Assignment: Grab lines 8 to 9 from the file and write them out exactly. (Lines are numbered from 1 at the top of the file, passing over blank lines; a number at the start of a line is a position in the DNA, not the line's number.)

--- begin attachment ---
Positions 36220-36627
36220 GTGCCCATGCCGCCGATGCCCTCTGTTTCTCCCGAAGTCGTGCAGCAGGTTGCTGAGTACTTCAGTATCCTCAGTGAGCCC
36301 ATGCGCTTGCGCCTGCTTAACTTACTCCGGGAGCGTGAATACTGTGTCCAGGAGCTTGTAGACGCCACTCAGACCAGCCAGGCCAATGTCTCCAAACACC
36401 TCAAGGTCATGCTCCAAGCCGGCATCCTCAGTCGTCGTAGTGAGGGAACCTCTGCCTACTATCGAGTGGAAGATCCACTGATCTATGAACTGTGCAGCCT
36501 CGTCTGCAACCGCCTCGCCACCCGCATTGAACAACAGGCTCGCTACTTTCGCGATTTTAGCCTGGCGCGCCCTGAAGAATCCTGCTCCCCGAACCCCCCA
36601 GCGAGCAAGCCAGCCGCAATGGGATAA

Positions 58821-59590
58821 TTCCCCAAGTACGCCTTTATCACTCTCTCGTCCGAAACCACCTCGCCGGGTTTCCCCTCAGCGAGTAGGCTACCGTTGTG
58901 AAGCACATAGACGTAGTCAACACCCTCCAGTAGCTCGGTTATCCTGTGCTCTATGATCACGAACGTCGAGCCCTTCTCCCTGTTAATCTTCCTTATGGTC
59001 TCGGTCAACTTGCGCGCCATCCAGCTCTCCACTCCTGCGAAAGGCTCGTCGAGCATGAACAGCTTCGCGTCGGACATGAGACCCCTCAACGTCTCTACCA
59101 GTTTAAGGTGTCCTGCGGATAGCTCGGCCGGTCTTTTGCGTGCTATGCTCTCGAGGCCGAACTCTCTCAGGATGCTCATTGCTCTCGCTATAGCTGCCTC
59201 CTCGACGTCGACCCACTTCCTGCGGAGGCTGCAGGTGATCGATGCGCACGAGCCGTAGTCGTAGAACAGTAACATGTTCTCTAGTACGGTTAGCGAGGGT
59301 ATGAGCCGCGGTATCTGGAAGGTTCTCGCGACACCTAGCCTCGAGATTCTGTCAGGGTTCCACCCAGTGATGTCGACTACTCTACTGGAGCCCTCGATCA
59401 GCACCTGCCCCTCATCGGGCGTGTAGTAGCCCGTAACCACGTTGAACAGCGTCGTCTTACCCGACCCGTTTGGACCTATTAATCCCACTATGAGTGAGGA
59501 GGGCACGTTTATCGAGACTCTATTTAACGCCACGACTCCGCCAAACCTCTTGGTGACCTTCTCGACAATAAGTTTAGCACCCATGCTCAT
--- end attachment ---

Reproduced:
58821 TTCCCCAAGTACGCCTTTATCACTCTCTCGTCCGAAACCACCTCGCCGGGTTTCCCCTCAGCGAGTAGGCTACCGTTGTG
58901 AAGCACATAGACGTAGTCAACACCCTCCAGTAGCTCGGTTATCCTGTGCTCTATGATCACGAACGTCGAGCCCTTCTCCCTGTTAATCTTCCTTATGGTC